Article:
I do the following test, however, the result is not that good, because I wish that GAPI could improve a lot. I don't know whether I did something wrong, I hope you can help me correct, Thanks so much!

My test environment are OpenCV4.2 official build, Windows 10 x64, VS2019 Release x64,i7-8700K.

#include <iostream>
#include <opencv2/opencv.hpp>
#include <opencv2/gapi.hpp>
#include <opencv2/gapi/core.hpp>
#include <opencv2/gapi/imgproc.hpp>

std::string image_path = "1.png";
cv::Mat GAPITEST(const cv::Mat& input_frame)
    cv::Mat output_frame;

    cv::GMat in;
    cv::GMat vga = cv::gapi::resize(in, cv::Size(), 0.5, 0.5);
    cv::GMat gray = cv::gapi::BGR2Gray(vga);
    cv::GMat blurred = cv::gapi::blur(gray, cv::Size(5, 5));
    cv::GMat out = cv::gapi::Canny(blurred, 32, 128, 3);
    cv::GComputation ac(in, out);

    int64 t0 = cv::getTickCount();
    for(int i=0;i<200;i++)
        ac.apply(input_frame, output_frame);
    int64 t1 = cv::getTickCount();
    std::cout <<__func__<< "\t seconds:" << (t1 - t0) / cv::getTickFrequency()<<std::endl;

    return output_frame;

cv::Mat TraditionalTEST(const cv::Mat& input_frame)
    cv::Mat output_frame;
    cv::Mat vga;
    cv::Mat gray;
    cv::Mat blurred;

    int64 t0 = cv::getTickCount();
    for (int i = 0; i < 200; i++)
        cv::resize(input_frame,vga, cv::Size(), 0.5, 0.5);
        cv::cvtColor(vga, gray, cv::COLOR_BGR2GRAY);
        cv::blur(gray, blurred,cv::Size(5,5));
    int64 t1 = cv::getTickCount();
    std::cout << __func__ << "\t seconds:" << (t1 - t0) / cv::getTickFrequency()<<std::endl;
    return output_frame;
int main()
    cv::Mat input_frame = cv::imread(image_path);
    auto result1 = GAPITEST(input_frame);
    auto result2 = TraditionalTEST(input_frame);
    //check result whether identical or not.
    bool eq = cv::countNonZero(result1 != result2) == 0;
    std::cout << "result equal  "<< eq;
    return 0;


GAPITEST         seconds:4.92153
TraditionalTEST  seconds:4.68761
result equal  1
  • Have a look at this presentation. Current improvement is on memory used. Default classical OpenCV functions like cvtColor, blur already use parallelisation, vectorization techniques. So you should not see much improvement. Also, there is a theoretical computation limits: these OpenCV functions are already highly optimized, so computation time will not improve drastically. More information here.
    – Catree
    Commented Mar 12, 2020 at 10:46

2 Answers 2


The GAPI is still early in development and its performance on a single machine is pretty crappy. The GAPI itself isn't primarily designed to directly compute algorithms, so it uses backend libraries to perform computation. The default is OpenCV's default backend, which kind of sucks. You can replace it with the Fluid backend, which supposedly has better cache locality when performing algorithms, but it still sucks in my few tests.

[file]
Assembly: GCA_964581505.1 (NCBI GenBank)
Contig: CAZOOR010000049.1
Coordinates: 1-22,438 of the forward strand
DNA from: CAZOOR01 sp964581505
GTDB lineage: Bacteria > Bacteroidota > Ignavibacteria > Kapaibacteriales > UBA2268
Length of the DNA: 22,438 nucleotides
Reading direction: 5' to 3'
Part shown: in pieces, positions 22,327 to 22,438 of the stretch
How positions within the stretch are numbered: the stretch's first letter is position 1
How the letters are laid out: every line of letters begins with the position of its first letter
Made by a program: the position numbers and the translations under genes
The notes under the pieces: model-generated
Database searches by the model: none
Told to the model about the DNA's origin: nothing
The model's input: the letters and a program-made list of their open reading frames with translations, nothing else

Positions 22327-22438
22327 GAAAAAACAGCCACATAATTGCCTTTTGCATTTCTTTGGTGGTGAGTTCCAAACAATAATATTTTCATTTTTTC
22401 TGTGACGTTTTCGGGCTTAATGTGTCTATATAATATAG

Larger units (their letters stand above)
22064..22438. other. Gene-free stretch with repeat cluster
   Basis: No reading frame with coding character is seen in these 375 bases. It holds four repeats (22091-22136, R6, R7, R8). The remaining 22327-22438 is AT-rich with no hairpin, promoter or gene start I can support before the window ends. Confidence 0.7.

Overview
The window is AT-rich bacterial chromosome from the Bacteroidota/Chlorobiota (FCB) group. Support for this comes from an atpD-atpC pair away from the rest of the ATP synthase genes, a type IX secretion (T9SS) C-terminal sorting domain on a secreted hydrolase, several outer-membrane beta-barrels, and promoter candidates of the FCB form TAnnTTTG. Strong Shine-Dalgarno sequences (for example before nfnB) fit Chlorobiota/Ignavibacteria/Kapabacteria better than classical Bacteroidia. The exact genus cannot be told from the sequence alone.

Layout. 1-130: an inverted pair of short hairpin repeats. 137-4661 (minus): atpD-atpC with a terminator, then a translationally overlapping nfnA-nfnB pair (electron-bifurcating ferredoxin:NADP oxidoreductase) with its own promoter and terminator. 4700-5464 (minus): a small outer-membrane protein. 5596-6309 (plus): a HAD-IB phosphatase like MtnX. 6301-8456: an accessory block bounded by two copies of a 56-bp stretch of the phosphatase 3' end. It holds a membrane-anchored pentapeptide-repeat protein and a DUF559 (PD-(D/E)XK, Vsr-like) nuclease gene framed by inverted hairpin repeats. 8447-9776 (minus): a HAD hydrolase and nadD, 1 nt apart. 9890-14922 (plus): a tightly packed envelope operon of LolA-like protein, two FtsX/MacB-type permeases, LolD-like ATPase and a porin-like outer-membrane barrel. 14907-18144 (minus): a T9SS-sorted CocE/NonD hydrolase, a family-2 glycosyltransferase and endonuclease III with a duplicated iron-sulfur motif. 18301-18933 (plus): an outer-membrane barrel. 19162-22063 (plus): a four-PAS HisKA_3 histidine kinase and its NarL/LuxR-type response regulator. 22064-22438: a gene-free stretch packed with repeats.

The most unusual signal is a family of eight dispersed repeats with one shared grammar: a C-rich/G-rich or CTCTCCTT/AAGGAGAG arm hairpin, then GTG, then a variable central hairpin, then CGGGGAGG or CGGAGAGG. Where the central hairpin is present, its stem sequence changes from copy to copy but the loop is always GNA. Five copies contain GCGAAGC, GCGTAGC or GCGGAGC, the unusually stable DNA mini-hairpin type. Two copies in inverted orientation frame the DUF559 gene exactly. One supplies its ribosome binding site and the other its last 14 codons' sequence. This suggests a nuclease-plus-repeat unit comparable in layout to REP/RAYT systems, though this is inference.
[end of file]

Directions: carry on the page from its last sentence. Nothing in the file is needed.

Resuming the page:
These backends have very lacking implementations of basic OpenCV functions (e.g. Fluid only supports 3x3 kernels for box filters) and GComputation::apply will ungracefully crash when you're using an unsupported operation, frequently without any helpful error message.

What's great about GAPI is that the graph model it implements is hardware-agnostic. You can take the graph it produces and throw it on to a cloud or distributed computing system with multiple GPUs, CPUs, whatever, and it will take full advantage of the resources available to it automatically.

If you want fast performance on a single machine, I recommend using cv::cuda::GpuMat. I use this frequently myself and it is blazing fast for many operations. It saves the trouble of writing custom CUDA kernels.

I can't vouch for UMat or other GPU implementation quality because I've only ever used OpenCV with Nvidia cards.

You can also look into compiling OpenCV with OpenMP support for performance.

Anyway, that's kind of a shotgun answer. Go here for more detailed information about GAPI and a more complete test program comparing multiple backends: https://docs.opencv.org/master/d3/d7a/tutorial_gapi_anisotropic_segmentation.html


the G-API team is on the call!

As Alex has mentioned, comparing the default-executed G-API against an OpenCV analogue code wouldn't improve your performance much for now.

The Fluid backend makes the trick, but so far it is still single-threaded. It means, it won't win much against a regular OpenCV code which is multi-threaded by default.

You may want to try the Fluid backend but test with setNumThreads(1) to note the difference. The bigger your input image is (in terms of resolution), the more effect you should see there.

Also, I encourage you to read these new tutorials:

  1. https://docs.opencv.org/4.3.0/d8/d24/tutorial_gapi_interactive_face_detection.html
  2. https://docs.opencv.org/4.3.0/d4/d48/tutorial_gapi_face_beautification.html

We put more emphasis on hybrid CV/DL execution and video stream-oriented processing now.


G-API comes with a simple test to illustrate the aforementioned "G-Effect", though tests are not the part of the regular (binary) distribution of OpenCV or OpenVINO:


If you build OpenCV on your own (or just a target opencv_perf_gapi), you will be able to run this like

./bin/opencv_perf_gapi --gtest_filter="Benchmark*"

I'd love to see the numbers you obtain on your machine.

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